In Case You Were Wondering

Previously, the Sears robot has been calling me daily at 8:04 (or 8:03) and 8:34 in the morning to tell me that (I may be slightly paraphrasing here) “delivery of your item has been delayed” (like I don’t know this???) “and we need to speak to you to reschedule” — except it turns out when I call them that they are not in fact ready willing and able to actually schedule anything. The Sears Bot called on Saturday and Yom Kippur.

But, you may be wondering, does the Sears robocaller phone at a different time on Sunday? Does Sears vary the routine on the day most Americans are likely to be sleeping a bit late?

I can now reveal the answer: Yes.

Instead of calling at 8:04am or 8:03am, today — Sunday — the first call was at 8:02am. I can be precise about this because bedside I have a so-called ‘atomic clock‘ that synchronizes to the official time by radio signal.

The second call was 30 minutes later.

But then there was another variation in the routine: we got a third call at about 8:45am. I can’t be exact about the time for this one, I had already lost hope of any more sleep and was up.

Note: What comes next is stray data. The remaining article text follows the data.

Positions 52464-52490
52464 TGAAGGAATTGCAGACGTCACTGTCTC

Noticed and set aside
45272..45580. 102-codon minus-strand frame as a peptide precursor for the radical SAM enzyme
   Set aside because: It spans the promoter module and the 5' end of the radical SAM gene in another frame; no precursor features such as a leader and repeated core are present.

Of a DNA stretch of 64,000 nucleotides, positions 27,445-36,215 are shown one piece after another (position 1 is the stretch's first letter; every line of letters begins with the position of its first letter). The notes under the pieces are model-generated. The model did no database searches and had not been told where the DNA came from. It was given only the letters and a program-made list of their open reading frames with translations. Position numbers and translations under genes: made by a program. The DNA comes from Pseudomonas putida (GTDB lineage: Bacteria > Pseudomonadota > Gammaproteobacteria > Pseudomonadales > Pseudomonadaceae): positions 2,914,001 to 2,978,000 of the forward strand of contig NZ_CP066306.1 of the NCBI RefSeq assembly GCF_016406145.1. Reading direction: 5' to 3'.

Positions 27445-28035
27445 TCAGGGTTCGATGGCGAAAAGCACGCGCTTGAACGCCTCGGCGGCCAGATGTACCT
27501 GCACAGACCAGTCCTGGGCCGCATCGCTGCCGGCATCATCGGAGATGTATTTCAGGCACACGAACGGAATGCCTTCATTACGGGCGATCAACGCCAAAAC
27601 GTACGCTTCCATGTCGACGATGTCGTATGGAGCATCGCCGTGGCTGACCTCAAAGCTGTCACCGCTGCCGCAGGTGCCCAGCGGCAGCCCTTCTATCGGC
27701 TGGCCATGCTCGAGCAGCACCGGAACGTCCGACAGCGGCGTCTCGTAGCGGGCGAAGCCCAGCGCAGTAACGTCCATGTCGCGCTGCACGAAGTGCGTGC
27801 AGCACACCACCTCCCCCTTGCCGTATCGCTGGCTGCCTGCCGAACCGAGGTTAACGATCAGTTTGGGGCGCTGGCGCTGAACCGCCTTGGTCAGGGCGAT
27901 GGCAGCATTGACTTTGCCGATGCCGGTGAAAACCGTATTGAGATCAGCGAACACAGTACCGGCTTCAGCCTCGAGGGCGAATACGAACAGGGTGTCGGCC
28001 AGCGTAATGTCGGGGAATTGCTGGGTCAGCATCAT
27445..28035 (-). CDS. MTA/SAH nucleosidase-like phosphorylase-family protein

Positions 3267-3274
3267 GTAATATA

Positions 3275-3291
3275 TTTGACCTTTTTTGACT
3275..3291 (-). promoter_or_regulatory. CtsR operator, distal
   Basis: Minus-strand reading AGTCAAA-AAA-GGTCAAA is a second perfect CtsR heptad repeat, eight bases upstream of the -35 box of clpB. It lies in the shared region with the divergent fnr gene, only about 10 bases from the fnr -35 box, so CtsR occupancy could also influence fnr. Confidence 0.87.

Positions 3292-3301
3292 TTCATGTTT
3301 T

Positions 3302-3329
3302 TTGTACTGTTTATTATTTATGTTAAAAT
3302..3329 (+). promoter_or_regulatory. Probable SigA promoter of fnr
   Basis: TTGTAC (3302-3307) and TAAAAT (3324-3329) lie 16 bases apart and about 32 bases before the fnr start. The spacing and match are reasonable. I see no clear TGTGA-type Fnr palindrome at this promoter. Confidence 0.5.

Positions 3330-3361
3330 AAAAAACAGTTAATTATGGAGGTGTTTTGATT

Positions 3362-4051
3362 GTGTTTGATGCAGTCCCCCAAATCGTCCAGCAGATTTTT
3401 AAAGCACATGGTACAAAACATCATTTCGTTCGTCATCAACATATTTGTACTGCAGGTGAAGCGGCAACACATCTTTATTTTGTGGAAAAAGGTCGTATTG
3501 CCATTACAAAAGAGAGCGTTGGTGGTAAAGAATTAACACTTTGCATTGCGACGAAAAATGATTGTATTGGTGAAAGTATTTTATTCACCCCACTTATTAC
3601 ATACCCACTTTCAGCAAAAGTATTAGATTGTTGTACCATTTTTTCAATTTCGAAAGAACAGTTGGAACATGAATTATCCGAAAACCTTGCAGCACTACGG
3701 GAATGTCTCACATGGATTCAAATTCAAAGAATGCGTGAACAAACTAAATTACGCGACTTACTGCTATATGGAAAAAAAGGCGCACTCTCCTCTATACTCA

[Next installment: Sears Treadmill Saga Notes]


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6 Responses to In Case You Were Wondering

  1. Chris Marsden says:

    Dear Michael
    Maybe it’s just my English cynicism, but you are richly entertaining us with this continued saga (despite what must be the grim reality)- if you were a screenwriter, there’s a great indie film script just developing…something like Tim Robbins’ “Noise” for e-commerce.
    Good luck with persuading the bots to deliver!

  2. Jon Weinberg says:

    Have I ever told you about the time (about 20 years ago now, I guess) when Jessica and I hired Sears to give us central air conditioning? They did arrive. They installed our cat inside the ductwork (and set up the blower motor so that it blew out a short time later).

  3. Jon Weinberg says:

    For some reason, I keep laughing when I read that. But no — we heard mysterious mewing from the ductwork that same night, and cut through the screws to get the cat out. I think the incident gave us some moral standing / credible threat of bad PR later on, when we were arguing over who should pay for the blower-motor debacle . . .

  4. Mike D. says:


    I am sorry to see that you are still awaiting the reception of your treadmill. Additionally, we realize that the automated calls are only serving to exacerbate this situation. I will forward this post to your case manager and request that you be contacted.


    Mike D.
    Sears Social Media Support

Comments are closed.